After losing the Indiana primary on Tuesday, Republican presidential candidates Ted Cruz and John Kasich put an end to their campaigns. Six days after announcing Carly Fiorina as his vice president, the Texas senator garnered 36.7 percent of the vote in the Indiana primary. Ohio Gov. John Kasich earned just 7.5 percent of the vote.
To commemorate Donald Trump’s Republican adversaries in the presidential run, here’s a look at the biggest stars of the former candidates, how much they spent in their campaigns and their biggest debacles.
7 Republican Presidential Candidates Who Lost It All
In their quest to keep Donald Trump from becoming president, these Republican candidates spent a whole lot of money, saw poor primary results and shared some unfortunate moments in the limelight.
Ted Cruz drops out of his campaign after raising $141.87 million in his presidential bid. In addition to spending a lot of money, he also suffered many humiliating moments that will likely keep the Ted Cruz campaign on Americans’ minds for years to come:
- A number of memes suggesting Ted Cruz is the Zodiac killer flooded the internet during his run.
- Former House Speaker John Boehner called Ted Cruz “Lucifer in the flesh” — but even Satanists didn’t want him.
- At an Indiana campaign stop, Cruz referred to a basketball hoop as a basketball ring.
- Ted Cruz was captured on camera eating a booger or tonsil stone during the March 3 Republican debate.
- After losing the Indiana Republican primary, Ted Cruz accidentally punched and elbowed his wife in the face.
After raising $26.33 million in her presidential campaign, Carly Fiorina dropped out of the race on Feb. 10, but her humiliation had only just begun.
- On April 27, Ted Cruz announced her as his vice president nominee. At a campaign rally a few days later, Carly Fiorina fell off the stage after introducing him.
- When the Ted Cruz campaign came to a halt on May 3, her six-day vice presidential run made headlines as the shortest VP run in history.
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Lost onstage and consistently pulling some of the lowest primary results, John Kasich suspended his $29.23 million presidential campaign on May 4. Although Kasich avoided much of the mud slinging during his run, he became a topic of discussion after feasting on the road:
- On John Kasich’s table manners, Donald Trump said, “This guy takes a pancake and he’s shoving it in his mouth. It’s disgusting.” Kasich was also mocked for eating pizza with a fork and knife.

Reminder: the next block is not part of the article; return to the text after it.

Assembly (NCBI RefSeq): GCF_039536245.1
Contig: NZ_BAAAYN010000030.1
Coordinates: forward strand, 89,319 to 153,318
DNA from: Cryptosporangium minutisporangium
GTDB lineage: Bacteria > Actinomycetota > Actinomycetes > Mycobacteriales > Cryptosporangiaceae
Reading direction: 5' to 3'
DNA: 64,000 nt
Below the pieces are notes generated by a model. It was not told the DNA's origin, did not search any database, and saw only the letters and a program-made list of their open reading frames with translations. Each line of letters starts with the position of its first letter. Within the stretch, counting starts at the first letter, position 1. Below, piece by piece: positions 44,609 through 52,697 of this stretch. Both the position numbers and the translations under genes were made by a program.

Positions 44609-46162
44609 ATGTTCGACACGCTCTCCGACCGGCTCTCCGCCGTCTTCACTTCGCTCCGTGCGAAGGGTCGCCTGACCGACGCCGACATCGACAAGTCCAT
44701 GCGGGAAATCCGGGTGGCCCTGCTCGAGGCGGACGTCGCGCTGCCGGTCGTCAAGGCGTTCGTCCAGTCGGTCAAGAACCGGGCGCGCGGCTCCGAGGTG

— POLITICO (@politico) May 4, 2016
Marco Rubio’s Republican presidential campaign raised $116.77 million. He dropped out of the race on March 16 after losing the primary in his home state of Florida. Here’s a look at the former Republican presidential candidate’s misfortune in his run:
- After repeating the same anti-Obama sentiment four times at the Feb. 7 Republican debate, Marco Rubio robot memes appeared online. The nickname “Robot Rubio” followed him through the rest of his campaign.
- When Marco Rubio became frustrated with Donald Trump for referring to him as “Little Marco,” he insinuated at a Feb. 28 rally in Virginia that Trump has small genitals.
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New Jersey Gov. Chris Christie ran a failed $31.93 million campaign, but his greatest misfortune came after he ended his presidential bid on Feb. 10.
- Chris Christie’s Feb. 26 endorsement of Donald Trump seemed less-than-genuine, as the former candidate’s facial expressions screamed regret during the billionaire’s Super Tuesday victory speech in Palm Beach, Fla. on March 1.
On March 2, Ben Carson ended his campaign for the Republican presidential nomination, having raised $79.77 million. He too suffered some embarrassment while in the public eye.
- At the Feb. 6 Republican debate, Ben Carson missed several calls for him to go out on stage, causing him to sit backstage as the debate started.
— Mashable (@mashable) February 7, 2016
After raising an overwhelming $155.14 million, Jeb Bush ended his campaign on Feb. 20. Despite raising more than any of the other Republican presidential candidates, the former Florida governor’s campaign never gained traction.
- Among his lowest moments, Jeb Bush had to ask his audience to clap for him at a New Hampshire campaign event.
All campaign figures are according to the Center for Responsive Politics unless otherwise noted.